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On Your Left, Indeed

The terms “bike safety” and “bike etiquette” are most often used in reference to the many challenges of biking on roads alongside cars and other motor vehicles. It wasn’t until I began spending summer evenings biking on the Custis Trail, a popular bike path in Northern Virginia, that I started considering the complexities of biker to biker and biker to pedestrian interactions.

On a narrow and twisty trail like the Custis, passing is the foremost issue for all users. With an abundance of joggers, walkers, people with dogs and mothers pushing strollers, bikers are inevitably the biggest passers (one would hope). When passing other cyclists or any of the aforementioned slower moving users, bikers have three options: they can remain silent, call out a simple “on your left,” or ring a bell.

It seems that the best possible option is to cause as little disturbance as possible. If someone is using the trail properly on the right side and appears to be maintaining a direct line of movement, it makes little sense to announce your presence loudly and abruptly upon reaching them. Chances are they have heard your bike chains behind them, so only if completely necessary a very calm “on your left” should ensure that your path will not be obstructed.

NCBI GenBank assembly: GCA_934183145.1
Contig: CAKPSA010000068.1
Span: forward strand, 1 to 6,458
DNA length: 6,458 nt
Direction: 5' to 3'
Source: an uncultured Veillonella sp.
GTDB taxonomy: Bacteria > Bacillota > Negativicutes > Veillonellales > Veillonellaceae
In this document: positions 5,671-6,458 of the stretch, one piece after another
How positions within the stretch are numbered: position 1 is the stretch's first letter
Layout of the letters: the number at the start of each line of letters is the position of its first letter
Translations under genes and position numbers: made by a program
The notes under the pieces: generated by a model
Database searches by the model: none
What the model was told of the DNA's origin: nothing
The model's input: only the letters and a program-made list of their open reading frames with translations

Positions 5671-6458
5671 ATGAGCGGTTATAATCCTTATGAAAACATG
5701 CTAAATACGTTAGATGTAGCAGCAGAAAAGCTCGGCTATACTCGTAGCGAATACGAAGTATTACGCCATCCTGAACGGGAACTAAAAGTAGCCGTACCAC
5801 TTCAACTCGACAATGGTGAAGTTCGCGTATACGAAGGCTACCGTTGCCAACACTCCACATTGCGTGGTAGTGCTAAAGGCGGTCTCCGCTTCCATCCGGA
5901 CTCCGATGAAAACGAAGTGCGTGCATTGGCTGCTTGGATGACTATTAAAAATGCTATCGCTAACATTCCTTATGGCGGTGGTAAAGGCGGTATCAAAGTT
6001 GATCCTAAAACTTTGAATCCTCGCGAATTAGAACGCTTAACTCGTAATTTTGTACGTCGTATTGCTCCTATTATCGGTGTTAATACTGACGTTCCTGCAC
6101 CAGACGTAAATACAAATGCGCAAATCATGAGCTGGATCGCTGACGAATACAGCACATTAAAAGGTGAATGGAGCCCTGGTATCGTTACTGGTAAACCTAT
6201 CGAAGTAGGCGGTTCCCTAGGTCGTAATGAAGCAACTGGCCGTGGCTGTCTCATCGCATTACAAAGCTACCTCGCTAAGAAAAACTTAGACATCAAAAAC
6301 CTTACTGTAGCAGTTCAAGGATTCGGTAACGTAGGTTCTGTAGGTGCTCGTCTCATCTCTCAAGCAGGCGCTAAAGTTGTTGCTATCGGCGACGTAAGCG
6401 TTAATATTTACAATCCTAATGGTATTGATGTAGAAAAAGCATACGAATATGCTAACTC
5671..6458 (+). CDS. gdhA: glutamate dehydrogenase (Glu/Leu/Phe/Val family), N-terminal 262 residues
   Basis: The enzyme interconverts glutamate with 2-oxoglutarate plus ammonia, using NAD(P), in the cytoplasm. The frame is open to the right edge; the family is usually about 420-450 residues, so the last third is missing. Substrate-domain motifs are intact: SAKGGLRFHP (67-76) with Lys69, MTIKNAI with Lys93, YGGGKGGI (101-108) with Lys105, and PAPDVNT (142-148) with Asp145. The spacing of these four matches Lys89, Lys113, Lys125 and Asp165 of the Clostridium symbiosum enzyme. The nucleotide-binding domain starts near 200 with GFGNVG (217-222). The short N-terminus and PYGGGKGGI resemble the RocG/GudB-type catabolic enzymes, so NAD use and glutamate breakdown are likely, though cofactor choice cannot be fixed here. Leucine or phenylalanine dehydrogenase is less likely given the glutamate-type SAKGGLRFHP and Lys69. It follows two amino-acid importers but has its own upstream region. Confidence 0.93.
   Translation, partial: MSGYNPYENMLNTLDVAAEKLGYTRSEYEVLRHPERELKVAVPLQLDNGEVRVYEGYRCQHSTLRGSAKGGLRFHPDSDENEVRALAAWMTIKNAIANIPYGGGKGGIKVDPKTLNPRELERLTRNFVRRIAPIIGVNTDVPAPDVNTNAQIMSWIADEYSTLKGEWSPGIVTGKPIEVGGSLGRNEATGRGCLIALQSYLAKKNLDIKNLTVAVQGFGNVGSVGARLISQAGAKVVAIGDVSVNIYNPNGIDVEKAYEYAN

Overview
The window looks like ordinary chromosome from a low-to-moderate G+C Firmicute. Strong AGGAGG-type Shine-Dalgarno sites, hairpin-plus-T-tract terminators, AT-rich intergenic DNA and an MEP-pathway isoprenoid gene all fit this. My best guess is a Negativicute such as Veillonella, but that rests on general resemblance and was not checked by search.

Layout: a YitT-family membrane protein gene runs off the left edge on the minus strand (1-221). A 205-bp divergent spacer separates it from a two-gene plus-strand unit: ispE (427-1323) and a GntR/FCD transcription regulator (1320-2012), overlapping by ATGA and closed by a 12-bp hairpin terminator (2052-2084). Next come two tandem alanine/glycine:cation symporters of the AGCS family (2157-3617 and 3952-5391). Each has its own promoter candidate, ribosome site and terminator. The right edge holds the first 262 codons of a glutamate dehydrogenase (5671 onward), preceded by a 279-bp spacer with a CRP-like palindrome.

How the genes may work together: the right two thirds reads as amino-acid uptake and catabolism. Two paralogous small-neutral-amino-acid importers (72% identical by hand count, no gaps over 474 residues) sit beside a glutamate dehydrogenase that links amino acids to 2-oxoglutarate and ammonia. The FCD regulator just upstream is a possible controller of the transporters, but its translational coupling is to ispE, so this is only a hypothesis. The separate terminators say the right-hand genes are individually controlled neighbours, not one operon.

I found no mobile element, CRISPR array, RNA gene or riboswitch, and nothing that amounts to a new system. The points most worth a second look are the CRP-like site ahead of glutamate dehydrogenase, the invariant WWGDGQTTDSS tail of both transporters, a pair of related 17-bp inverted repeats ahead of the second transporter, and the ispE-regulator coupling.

Ringing a bell makes little sense for a number of reasons. First, just as getting honked at while driving can make a person unnecessarily flustered and anxious, a bell can be equally as shell-shocking to a trail user. Having someone ring their bell at me while I’m biking makes me immediately assume I am doing something wrong or am about to get rear-ended by the cyclists. Common sense will tell you that ringing a bell provides no direction or specific information. Do you want someone to get out of your way? Do they need to move more right? Or are you really just trying to say “I know you’re slowly jogging well to the right of the trail, but I just wanted to announce to everyone that I am flying by you.”

As bicycle advocates we should encourage all types of people to use urban trails and not make them feel that they are moving too slowly or are a hindrance to bicyclists.

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